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Nonpoint source (NPS) pollution is the largest single source of water quality impairments nationally and in Indiana. Land disturbing and hydromodification activities, such as agriculture, forestry, construction, and urbanization, sub-surface drainage, and channel alteration are some of the leading nonpoint sources of pollution.
In 1987, the U.S. Congress recognized the need for greater federal assistance to help focus state and local NPS pollution efforts. To address this need, the U.S. Congress amended the Clean Water Act (CWA) to establish the Section 319 NPS Management Program. Under Section 319, states receive grant money to support a wide variety of activities including technical assistance, financial assistance, education, training, technology transfer, demonstration projects, and monitoring to assess the success of NPS implementation projects.
NPS programs, originally developed and approved under Section 319 of the CWA in 1989-1990, have enhanced states’ technical tools and capabilities, and strengthened and increased their partnerships. The NPS programs have also encouraged the development of a watershed approach to NPS pollution, and developed stronger financial bases and legal support for the states’ NPS programs. Despite these improvements, the states continue to face challenges related to implementing NPS programs that protect existing water quality in unimpaired waters and restore impaired waterbodies. As a result, in 1997, the United States Environmental Protection Agency (U.S. EPA) issued a supplemental NPS Program and Grants Guidance. These guidelines were designed to focus attention on waters that have been listed by states under Section 303(d) of the CWA as needing a total maximum daily load (TMDL). They also addressed the need to improve the U.S. EPA's and states' abilities to account for any accomplishments, as well as shortcomings, in implementing the national NPS program.
U.S. EPA’s 1997 guidance presents a list of Nine Key Elements, agreed to by the U.S. EPA and state-led NPS agencies, that characterize an effective and dynamic state NPS program designed to achieve and maintain beneficial uses of waters. In 2004, supplemental guidelines were released that focused on NPS projects and established the nine-element watershed management plan (WMP). Consequently, Section 319 grant funds above the $100 million authorized level are only available for states with a U.S. EPA-approved, upgraded NPS management plan that complies with the requirements of the 2004 supplemental guidelines.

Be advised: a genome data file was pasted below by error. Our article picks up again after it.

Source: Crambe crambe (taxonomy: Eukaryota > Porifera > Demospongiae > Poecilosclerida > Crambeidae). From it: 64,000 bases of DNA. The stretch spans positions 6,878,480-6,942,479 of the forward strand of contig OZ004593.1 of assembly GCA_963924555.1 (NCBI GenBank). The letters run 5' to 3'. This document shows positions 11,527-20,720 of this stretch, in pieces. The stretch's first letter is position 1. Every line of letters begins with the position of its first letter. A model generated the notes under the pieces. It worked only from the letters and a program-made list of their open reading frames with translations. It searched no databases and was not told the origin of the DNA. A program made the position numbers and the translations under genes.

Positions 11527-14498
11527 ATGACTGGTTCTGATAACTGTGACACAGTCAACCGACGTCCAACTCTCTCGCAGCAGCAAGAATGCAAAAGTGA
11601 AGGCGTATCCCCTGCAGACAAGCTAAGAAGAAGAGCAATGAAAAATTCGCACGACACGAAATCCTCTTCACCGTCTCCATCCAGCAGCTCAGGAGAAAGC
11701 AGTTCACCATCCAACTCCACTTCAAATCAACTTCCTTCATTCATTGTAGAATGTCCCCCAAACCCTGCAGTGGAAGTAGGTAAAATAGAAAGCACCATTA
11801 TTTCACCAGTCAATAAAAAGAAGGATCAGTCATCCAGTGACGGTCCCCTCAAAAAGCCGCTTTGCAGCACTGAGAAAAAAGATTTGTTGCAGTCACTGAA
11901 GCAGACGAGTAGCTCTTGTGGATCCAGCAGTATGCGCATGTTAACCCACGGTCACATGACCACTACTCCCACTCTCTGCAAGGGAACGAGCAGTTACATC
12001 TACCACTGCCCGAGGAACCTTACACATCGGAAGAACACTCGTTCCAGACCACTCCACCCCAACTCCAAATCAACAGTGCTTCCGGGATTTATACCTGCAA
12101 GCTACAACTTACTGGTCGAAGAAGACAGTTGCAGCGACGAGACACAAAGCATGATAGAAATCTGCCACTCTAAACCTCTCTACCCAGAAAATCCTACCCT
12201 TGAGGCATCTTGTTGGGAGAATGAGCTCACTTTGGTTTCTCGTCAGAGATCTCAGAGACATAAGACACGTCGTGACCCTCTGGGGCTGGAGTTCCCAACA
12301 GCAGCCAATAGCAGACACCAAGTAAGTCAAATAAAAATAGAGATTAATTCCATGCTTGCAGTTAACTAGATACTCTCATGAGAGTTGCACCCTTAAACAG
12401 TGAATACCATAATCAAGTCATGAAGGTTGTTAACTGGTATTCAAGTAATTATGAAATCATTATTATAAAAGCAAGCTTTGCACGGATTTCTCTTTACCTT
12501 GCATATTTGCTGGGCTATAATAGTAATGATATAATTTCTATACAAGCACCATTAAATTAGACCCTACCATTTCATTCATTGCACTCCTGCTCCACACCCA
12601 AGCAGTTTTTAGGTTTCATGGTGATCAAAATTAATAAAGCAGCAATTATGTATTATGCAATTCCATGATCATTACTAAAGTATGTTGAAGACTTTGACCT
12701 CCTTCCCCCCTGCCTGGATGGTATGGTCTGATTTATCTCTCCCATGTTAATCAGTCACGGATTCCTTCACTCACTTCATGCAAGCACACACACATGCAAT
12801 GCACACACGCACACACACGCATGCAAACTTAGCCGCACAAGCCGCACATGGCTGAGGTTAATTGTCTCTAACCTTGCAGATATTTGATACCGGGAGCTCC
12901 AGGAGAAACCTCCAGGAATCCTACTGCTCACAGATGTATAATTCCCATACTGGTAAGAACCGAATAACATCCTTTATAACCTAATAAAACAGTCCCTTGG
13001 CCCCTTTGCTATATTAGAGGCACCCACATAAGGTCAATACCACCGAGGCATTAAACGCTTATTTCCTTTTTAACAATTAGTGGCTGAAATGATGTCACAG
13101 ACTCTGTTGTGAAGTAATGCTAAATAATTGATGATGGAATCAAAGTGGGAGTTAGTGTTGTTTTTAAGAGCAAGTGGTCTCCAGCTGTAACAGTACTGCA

IDEM is providing this update to the state’s NPS plan to more accurately reflect the current goals and direction of Indiana’s NPS program, describe the program implementation, and document the methods Indiana will use to meet the criteria included in the Nine Key Elements. This plan describes the program that IDEM will implement over the next five years and into the future. The plan will address water quality initiatives and provide guidance in the management of NPS impacts to water resources throughout the state of Indiana.
This document outlines goals for IDEM that will help build a stronger and more focused NPS program. Funding priorities identified for IDEM’s NPS Program support these goals with a strong focus on watershed planning, education, and implementation of measures to address more critical sources of NPS pollution. Many goals will require IDEM to take action by building partnerships and leading efforts to coordinate NPS programs. The implementation section of the report emphasizes IDEM’s various roles in addressing NPS pollution through both regulatory and non-regulatory programs.